A publicly accessible Elasticsearch database discovered on March 27 exposed various types of personally identifiable information (PII) and medical info of more than 100,000 individuals. Security Discovery's researcher Jeremiah Fowler who discovered the unprotected Elasticsearch database found out after further investigation that the leaked data belonged to SkyMed, a company which provides medical emergency evacuation services for about 30 years. As the researcher says, the Elastic database was "set to open and visible in any browser (publicly accessible) and anyone could edit, download, or even delete data without administrative credentials." The database contained 136,995 records of SkyMed members and included PII data such as full names, addresses, dates of birth, email addresses, phone numbers, with some of the entries also including medical information. Besides finding hundreds of thousands of leaked member records, Fowler also discovered that the company's network might have also been infected at some point in time with an unknown ransomware strain. This was revealed when the researcher found a ransom note entry named "howtogetmydataback" in SkyMed's unsecured ElasticSearch database. While the company did not provide any feedback to the researcher's reports on the exposed database, the good news is that SkyMed did take down the database eventually. "The first data incident notification was sent on March 27th (the same day it was discovered). On April 5th we verified that the database was closed and no longer publicly accessible. No one from SkyMed replied to either message," stated Fowler. BleepingComputer also reached out to SkyMed to ask if breach notifications were sent to the impacted individuals but the company did not provide a response prior to publication. Learn more by visiting OUR FORUM.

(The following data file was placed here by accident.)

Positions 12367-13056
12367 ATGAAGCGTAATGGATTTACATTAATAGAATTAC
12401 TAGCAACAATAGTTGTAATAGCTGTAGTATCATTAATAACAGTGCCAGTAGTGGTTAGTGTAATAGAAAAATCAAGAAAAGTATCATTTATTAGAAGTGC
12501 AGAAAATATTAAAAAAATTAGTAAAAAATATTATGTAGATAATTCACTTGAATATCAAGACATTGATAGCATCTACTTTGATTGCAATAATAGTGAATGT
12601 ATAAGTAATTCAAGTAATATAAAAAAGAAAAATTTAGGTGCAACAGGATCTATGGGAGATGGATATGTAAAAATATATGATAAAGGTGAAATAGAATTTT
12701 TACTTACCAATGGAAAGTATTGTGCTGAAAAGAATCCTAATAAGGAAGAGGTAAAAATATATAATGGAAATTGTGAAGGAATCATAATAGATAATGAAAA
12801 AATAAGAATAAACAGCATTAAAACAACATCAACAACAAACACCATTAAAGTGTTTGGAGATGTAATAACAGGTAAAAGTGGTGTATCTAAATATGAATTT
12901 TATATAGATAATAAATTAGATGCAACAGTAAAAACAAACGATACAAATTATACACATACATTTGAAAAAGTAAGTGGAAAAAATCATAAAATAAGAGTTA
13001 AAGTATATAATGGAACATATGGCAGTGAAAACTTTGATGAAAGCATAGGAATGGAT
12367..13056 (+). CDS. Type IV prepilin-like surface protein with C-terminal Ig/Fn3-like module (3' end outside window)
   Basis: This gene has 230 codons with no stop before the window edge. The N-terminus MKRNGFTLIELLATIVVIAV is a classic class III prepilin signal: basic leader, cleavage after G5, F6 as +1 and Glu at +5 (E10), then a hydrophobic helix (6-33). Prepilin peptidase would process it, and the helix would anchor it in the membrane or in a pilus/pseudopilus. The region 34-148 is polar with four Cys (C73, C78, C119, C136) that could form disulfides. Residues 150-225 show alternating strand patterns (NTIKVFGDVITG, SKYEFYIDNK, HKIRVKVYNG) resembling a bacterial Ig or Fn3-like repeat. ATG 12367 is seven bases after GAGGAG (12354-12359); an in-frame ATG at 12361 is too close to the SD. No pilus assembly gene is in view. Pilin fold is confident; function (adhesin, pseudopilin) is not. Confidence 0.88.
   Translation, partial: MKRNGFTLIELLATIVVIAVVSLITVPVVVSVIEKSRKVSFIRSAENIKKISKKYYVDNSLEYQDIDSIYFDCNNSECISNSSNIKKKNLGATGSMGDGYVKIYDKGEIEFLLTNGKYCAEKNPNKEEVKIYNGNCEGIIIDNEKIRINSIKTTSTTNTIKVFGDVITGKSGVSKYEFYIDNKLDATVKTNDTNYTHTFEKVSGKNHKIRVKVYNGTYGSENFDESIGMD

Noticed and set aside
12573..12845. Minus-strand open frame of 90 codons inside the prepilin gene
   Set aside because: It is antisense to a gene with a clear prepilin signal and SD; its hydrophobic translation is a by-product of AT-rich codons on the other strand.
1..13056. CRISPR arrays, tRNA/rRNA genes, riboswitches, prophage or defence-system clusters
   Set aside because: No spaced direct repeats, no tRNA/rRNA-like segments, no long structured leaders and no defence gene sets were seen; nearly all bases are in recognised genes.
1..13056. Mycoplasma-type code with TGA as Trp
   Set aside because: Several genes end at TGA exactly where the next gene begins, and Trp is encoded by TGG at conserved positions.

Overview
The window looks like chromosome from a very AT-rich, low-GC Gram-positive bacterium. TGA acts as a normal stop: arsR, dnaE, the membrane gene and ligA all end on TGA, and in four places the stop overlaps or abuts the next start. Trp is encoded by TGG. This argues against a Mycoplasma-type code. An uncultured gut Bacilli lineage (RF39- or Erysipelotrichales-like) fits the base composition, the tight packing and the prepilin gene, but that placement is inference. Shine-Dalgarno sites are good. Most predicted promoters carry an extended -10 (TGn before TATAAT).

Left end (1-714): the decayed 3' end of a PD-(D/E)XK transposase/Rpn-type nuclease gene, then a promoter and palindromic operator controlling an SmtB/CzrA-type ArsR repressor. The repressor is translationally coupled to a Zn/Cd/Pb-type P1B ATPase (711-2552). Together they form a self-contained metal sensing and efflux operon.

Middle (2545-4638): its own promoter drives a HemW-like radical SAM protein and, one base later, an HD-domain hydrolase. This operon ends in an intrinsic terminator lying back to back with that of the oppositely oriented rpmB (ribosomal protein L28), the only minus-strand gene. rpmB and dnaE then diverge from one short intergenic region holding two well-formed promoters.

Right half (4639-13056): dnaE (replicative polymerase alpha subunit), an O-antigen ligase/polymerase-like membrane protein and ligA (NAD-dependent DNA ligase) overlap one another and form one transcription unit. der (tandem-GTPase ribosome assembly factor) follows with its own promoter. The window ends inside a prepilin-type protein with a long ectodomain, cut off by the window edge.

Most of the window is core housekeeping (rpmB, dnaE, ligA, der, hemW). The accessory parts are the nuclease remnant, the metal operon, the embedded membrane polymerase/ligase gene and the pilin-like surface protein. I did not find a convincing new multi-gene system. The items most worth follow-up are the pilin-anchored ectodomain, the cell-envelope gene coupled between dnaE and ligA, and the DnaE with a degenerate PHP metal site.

Windows 10 May 2019 Update will begin rolling out to the compatible devices in late May 2019. Windows 10 version 1903 is currently only available to Windows Insiders, but the update for Windows 10 is now being blocked from installing on systems with certain configurations. In an updated blog post, Microsoft quietly shared a list of current upgrade blocks for Windows 10 May 2019 Update. At least three sets of devices could be affected during installation due to the blockade. Microsoft says that you cannot upgrade to Windows 10 May 2019 Update if your company is using a USB storage device or SD memory card, but there’s an easy workaround to deal with this problem. Microsoft has advised users to remove any external USB storage devices and/or SD memory cards to start the upgrade installation process. If you have older versions of anti-cheat software that comes bundled with many popular games, you may not be able to install the Windows 10 May 2019 Update. Microsoft discovered a bug where the older versions of anti-cheat software may cause Windows 10 May 2019 Update PCs to experience crashes. Most games have been already updated with a fix for the bug and Microsoft is actively working with affected partners. Microsoft has also blocked the Windows 10 May 2019 Update from installing on devices with any Known Folders or empty folder with that same name is created in your %userprofile% directory when you update. Follow this on OUR FORUM.